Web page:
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3 Things You Can Do to Become a Successful Property Manager

Friday, December 8, 2017

Property management is the perfect position for you if you love real estate, enjoy working directly with clients, and have always wanted to help people find the home of their dreams. It's a great way to meet new people and to become more familiar with different communities in your area. Tenants are always asking people for help in finding a property management company.

While being a property manager can be a fun job, there's also a lot to do to make sure that you're successful in this growing career. Let's take a look at a few ways in which you can become a successful property manager.

Become a "People Person"

As a property manager, you're going to be dealing with a lot of different people from all walks of life. It's important that the tenants you are dealing with like you, respect you, and can trust you. In order to become a "people person," it's important that you learn how to communicate, listen, be sensitive, and treat tenants with respect -- even if they aren't always giving that same respect back to you. By taking these steps, people will want to work with you and share your name with others who need help finding a property management company.

Be Professional, Be Organized

Another way to be a successful property manager is to make sure that you are staying organized at all times. When you have new or existing tenants, you want to make sure that you are friendly. However, it's extremely to important to make sure that you understand the difference between being friendly and being a friend. You don't want to be too buddy-buddy with your tenants, as they may feel like they can walk all over you or get you to do things because of your relationship. You also want to stay highly organized in case a tenant has a question about something in their lease or a problem in their unit. Work requests and outstanding tickets can quickly pile up in this line of work, so it's important to have a system beyond digging around for paperwork.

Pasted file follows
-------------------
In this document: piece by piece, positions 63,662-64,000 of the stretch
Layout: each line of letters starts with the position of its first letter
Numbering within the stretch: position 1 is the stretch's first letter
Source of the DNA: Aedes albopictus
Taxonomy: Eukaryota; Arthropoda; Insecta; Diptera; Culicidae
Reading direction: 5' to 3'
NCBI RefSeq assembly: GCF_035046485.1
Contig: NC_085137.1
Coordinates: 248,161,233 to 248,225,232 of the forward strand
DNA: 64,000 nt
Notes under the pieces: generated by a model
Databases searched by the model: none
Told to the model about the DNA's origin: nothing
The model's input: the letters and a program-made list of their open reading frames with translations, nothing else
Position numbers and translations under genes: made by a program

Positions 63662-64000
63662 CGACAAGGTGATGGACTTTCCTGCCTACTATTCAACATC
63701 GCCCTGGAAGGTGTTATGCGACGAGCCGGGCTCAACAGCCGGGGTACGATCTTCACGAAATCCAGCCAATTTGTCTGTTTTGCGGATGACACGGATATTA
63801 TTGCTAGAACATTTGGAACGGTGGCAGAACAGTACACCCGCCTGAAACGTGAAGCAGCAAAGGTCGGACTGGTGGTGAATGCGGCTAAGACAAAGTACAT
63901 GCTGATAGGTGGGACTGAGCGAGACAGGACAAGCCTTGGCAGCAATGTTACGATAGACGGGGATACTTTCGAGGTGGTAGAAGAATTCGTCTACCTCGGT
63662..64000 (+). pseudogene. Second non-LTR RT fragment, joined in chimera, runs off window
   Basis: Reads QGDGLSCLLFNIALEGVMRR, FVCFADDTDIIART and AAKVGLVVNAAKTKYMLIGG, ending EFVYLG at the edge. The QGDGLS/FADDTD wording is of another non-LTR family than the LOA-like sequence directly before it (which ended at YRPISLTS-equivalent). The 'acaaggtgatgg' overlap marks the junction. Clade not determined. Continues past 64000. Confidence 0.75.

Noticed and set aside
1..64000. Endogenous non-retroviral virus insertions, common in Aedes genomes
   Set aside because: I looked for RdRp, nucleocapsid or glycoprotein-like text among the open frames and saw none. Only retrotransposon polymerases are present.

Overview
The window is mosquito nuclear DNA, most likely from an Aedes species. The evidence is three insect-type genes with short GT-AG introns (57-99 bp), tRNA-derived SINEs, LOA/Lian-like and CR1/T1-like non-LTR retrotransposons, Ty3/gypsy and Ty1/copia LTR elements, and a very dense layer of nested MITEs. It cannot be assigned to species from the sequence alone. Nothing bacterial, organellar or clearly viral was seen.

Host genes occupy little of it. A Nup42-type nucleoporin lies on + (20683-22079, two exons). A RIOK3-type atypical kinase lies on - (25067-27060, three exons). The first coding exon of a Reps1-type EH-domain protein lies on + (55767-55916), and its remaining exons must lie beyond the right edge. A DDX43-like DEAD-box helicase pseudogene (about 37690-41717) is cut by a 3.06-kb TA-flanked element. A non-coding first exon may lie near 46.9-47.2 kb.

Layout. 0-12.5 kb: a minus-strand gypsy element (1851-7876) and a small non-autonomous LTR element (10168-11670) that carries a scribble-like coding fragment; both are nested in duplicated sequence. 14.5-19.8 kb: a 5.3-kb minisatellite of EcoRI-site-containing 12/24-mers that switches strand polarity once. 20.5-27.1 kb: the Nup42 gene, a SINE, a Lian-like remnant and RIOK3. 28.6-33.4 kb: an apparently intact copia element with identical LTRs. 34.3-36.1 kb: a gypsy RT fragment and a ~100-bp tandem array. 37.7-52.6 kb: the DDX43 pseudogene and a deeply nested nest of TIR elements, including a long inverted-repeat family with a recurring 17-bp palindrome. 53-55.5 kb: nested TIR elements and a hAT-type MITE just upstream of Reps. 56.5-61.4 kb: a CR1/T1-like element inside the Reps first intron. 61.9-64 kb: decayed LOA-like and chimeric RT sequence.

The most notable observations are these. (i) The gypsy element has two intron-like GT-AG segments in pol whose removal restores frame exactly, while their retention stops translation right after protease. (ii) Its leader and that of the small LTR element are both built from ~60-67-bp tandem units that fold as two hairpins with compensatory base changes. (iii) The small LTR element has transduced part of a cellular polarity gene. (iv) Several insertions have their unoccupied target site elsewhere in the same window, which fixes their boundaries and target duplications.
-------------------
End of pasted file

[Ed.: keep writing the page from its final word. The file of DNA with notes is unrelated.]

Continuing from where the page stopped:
Have a Great Attitude

No one wants to deal with someone who is grumpy when looking for houses for rent. If you want your tenants to know that you're serious about your relationship and that you really want to do everything you can to make them happy, then the attitude you display is key. About 27% of Americans feel that real estate is an excellent investment, but the relationships you cultivate are extremely important in this industry. While your mood and stress levels may not always be great, your attitude should be.

Having a great attitude, making sure you're organized, and being a people person are all to become a successful property manager. If you have property for rent or are looking to get into home rental property management, you can do so by following the tips listed above. There are always people out there looking for help in finding a property management company, which is why this industry can offer a promising career for those with the right skills.

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How to Have a Good Relationship with Your Tenant